Almost every motorcycle rider in Illinois has heard a story which ended with “so I had to lay the bike down.”
Some of the scenarios where this occurs include:
- a motorcyclist taking a curve too fast
- when a car veers sharply into the motorcyclist’s lane
- when a car turns from a side street into the path of the motorcyclist
- when a motorcyclist is unable to stop in time to avoid hitting a car or an object
Here’s the problem: laying the bike down comes with its own set of hazards.
Doing so almost guarantees that you will suffer serious abrasions and/or lacerations. Broken bones, separated knee or elbow joints, fractures to the torso area, and internal injuries are also common in these situations. And if you start tumbling head over heels, you could even sustain severe head injuries.
You may be wondering: if I have to lay the bike down in order to avoid colliding with another vehicle, is the other driver at fault?
For this to be the case, the other driver would have to commit a traffic violation or make a sudden move which would cause you to try to lay the bike down. Illinois law states that any motorist who is subjected to an imminent risk of harm that was caused by someone else, he or she has the right to make a “reasonable response” to avoid that harm. Therefore, if you are injured while laying your bike down to avoid hitting another vehicle that caused the problem, then you can receive relief if you file a personal injury lawsuit against the offending driver.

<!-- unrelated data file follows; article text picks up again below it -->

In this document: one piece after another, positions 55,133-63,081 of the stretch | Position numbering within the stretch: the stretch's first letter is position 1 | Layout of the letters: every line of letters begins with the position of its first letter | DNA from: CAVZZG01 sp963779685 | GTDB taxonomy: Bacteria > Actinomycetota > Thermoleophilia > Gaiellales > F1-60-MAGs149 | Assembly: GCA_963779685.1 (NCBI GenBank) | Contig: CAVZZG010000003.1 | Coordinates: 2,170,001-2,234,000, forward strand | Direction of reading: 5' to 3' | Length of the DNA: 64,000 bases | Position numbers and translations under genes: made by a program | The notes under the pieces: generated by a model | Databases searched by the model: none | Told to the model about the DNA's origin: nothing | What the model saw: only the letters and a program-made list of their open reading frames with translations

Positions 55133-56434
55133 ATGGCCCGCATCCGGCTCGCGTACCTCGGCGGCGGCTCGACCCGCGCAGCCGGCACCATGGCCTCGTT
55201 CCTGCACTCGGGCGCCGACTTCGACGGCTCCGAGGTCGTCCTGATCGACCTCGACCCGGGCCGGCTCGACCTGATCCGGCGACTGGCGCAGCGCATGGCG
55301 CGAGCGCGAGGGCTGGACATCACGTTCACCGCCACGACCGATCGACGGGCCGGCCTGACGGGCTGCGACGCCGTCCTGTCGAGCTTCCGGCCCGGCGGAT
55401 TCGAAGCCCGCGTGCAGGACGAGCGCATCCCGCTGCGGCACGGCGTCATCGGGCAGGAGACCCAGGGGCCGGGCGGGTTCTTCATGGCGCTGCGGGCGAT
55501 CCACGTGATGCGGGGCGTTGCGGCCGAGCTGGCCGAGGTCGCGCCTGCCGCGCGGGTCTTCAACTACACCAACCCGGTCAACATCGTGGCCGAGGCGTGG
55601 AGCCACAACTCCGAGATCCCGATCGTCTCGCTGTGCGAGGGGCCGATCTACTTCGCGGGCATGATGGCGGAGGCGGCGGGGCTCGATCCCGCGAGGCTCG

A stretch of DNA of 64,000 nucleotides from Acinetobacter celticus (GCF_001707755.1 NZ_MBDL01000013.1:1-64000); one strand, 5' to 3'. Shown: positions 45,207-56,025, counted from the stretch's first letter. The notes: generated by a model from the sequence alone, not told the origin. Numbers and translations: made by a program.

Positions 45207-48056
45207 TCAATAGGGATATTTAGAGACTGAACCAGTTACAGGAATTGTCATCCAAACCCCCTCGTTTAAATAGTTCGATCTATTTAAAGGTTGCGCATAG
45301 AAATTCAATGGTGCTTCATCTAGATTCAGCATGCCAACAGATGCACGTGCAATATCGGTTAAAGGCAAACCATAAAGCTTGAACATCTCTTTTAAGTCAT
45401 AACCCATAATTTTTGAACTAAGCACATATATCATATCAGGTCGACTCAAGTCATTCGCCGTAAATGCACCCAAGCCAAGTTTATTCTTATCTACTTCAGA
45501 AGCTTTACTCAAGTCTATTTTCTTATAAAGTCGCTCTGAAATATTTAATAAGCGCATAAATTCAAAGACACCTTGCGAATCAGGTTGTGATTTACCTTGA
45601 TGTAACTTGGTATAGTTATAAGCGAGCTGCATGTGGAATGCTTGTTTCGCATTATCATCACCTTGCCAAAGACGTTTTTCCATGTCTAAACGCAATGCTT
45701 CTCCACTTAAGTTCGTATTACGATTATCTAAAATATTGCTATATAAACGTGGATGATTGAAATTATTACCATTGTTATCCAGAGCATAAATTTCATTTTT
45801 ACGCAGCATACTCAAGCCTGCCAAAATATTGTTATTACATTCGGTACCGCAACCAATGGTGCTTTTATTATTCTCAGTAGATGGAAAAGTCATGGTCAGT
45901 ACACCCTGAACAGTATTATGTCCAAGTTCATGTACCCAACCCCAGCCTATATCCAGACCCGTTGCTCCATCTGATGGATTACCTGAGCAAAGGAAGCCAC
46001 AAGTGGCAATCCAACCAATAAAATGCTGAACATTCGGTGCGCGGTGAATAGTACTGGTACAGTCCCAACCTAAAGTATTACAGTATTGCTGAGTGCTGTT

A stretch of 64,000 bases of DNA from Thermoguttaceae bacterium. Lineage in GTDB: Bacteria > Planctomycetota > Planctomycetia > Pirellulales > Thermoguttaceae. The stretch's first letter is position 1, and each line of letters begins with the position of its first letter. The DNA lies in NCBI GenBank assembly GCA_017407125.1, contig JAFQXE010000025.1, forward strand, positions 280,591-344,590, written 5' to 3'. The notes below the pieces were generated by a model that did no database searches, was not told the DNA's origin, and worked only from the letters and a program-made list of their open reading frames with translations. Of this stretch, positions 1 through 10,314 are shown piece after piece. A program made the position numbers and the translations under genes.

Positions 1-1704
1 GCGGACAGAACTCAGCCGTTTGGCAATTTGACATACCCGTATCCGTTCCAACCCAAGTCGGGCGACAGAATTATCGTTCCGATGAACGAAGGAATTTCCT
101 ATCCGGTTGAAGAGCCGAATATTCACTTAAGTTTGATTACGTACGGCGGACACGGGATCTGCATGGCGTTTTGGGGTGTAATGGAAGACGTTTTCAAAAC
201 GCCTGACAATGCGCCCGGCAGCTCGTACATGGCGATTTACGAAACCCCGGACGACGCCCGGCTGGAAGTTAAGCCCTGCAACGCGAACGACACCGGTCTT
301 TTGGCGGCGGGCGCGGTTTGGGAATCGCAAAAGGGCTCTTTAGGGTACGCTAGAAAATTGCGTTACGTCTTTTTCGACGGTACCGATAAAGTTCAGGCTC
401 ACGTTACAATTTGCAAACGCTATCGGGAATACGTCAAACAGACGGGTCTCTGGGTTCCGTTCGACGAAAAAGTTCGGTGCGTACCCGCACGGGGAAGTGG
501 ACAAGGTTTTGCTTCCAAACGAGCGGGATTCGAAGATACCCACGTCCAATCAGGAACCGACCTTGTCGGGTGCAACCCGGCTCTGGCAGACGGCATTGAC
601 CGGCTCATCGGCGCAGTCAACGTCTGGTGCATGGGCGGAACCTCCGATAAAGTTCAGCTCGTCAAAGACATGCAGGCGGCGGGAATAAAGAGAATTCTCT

But the more pertinent question is this: what constitutes a “reasonable response?”
The answer depends on the circumstances of each individual motorcycle accident. If a car swerves in front of you and there’s no place for you to go, laying the bike down might be your only option. But if you aren’t paying attention and a car stops in traffic in front of you, the defense will argue that you should have noticed that the vehicle was stopped in time to brake and avoid laying the bike down. That may impact whether a jury places the blame for your injuries on you or the other motorist (or both) – and ultimately whether you receive compensation.
Obviously, the best way to avoid injuries caused by laying the bike down is not to get into such a situation in the first place. In addition, the brakes and tires on today’s motorcycles are much more dependable than the bikes of old, meaning that motorcyclists generally stand a better chance of surviving unscathed if they brake hard (and correctly) and/or swerve to avoid a collision. This is especially true among novice motorcyclists and those who ride very powerful bikes.
However, if you feel that you were forced to lay the bike down to avoid a motorcycle accident caused by someone else’s negligence or recklessness, and you suffered injuries as a result, contact a qualified Illinois motorcycle accident lawyer as soon as possible.
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